Five Questions with Twanna Hodge

Headshot of Twanna Hodge wearing a pink top and black dhuku..

Twanna Hodge, Diversity, Equity, and Inclusion Librarian at the University of Florida (recently departed to continue her studies at University of Maryland)

Five Questions:  

1)  Tell us about your work in your library…? My work included the development of a comprehensive and strategic DEI program, which incorporates helping the UF Libraries’ team members recognize, understand, value, and embrace their differences as crucial to their communal work. Furthermore, I worked to increase diversity, equity, and inclusion in their work through consultations and advising, supporting the work of the campus Chief Diversity Office through impactful engagement and collaboration with other Campus Diversity Liaisons (CDL), creating and facilitating trainings, partnering with the Libraries’ Human Resources office and hiring authorities to integrate best practices into recruitment processes, selection, and onboarding for positions within the Libraries, serving as an ex-officio member and supporting the work of the Libraries’ Diversity, Equity, Inclusion, and Justice Committee, conducting outreach and research, pursuing professional development opportunities, and more.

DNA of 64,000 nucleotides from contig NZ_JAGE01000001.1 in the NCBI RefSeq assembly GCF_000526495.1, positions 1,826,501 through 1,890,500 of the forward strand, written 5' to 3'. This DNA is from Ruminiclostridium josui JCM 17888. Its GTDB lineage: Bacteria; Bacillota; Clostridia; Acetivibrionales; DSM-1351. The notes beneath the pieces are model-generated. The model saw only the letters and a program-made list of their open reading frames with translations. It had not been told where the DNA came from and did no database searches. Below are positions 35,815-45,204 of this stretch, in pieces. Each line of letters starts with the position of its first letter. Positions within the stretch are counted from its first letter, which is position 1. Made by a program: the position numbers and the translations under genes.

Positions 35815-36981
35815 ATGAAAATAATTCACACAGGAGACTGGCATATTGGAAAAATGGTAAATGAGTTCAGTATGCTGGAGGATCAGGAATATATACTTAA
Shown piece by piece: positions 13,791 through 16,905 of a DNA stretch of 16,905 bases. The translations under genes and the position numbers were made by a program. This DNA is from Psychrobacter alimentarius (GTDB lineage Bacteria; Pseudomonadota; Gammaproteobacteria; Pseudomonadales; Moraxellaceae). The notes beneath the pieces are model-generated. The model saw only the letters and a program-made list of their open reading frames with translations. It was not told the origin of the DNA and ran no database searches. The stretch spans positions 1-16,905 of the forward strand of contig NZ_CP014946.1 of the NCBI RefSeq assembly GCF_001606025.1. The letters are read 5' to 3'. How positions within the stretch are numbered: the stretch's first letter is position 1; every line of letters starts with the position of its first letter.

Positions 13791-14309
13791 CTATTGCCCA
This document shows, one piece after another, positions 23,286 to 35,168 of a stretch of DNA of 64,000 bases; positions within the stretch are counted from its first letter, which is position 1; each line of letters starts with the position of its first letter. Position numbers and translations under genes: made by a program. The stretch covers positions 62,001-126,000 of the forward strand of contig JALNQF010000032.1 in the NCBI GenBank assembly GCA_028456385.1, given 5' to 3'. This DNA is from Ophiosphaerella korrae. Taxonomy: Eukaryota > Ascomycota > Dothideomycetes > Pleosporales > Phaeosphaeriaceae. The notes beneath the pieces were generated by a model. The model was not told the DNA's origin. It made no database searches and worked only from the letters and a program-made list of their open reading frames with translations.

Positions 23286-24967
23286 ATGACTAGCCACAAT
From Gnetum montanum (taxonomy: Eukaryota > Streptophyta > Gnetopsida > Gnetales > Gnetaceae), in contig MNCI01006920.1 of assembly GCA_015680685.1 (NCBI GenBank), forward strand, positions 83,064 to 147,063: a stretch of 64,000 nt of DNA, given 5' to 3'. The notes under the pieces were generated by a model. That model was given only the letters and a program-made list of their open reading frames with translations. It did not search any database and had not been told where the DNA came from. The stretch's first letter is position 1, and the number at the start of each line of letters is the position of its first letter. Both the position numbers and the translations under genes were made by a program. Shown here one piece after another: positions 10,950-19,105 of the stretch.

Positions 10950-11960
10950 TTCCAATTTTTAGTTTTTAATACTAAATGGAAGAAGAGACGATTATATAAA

2)  What attracted you to this role? I was attracted to this role for its opportunities to use my experiences, knowledge, and skills to make a positive difference and lead the work of further embedding diversity, equity, and inclusion in an academic/research library. 


3)  How have you been involved with ASERL? I was involved with ASERL since 2020 through the Diversity, Equity, and Inclusion Taskforce, as a member of the Retention and Diversity Residency groups.  Additionally, I served as a moderator for some of ASERL’s webinar series, such as “Why I Left the Library Profession” and “Timely Talks with Leaders.” Lastly, I served as a part of the organizing group for the new ASERL BIPOC Community Sessions.


4)  What parts of your job/volunteering with ASERL do you find most rewarding? The most rewarding parts of my job and volunteering with ASERL have been helping people develop and grow their knowledge, skill set, ability, and confidence with diversity, equity, and inclusion. It’s also been learning and collaborating with folks, identifying and working to dismantle the institutional, structural, and systematic isms and phobias that uphold oppression, inequities, and white supremacy culture—shifting from awareness to action and advocacy. Additionally, I enjoy creating safe spaces for BIPOC folks and facilitating webinars/training that help create educational spaces where honest, uncomfortable, painful conversations can occur with steps towards healing.


5)  What’s one great thing that most people don’t know about you? I love anime, manga, and reading fanfiction. My gateway anime is Sailor Moon, and I am currently watching Spy × Family, along with many others



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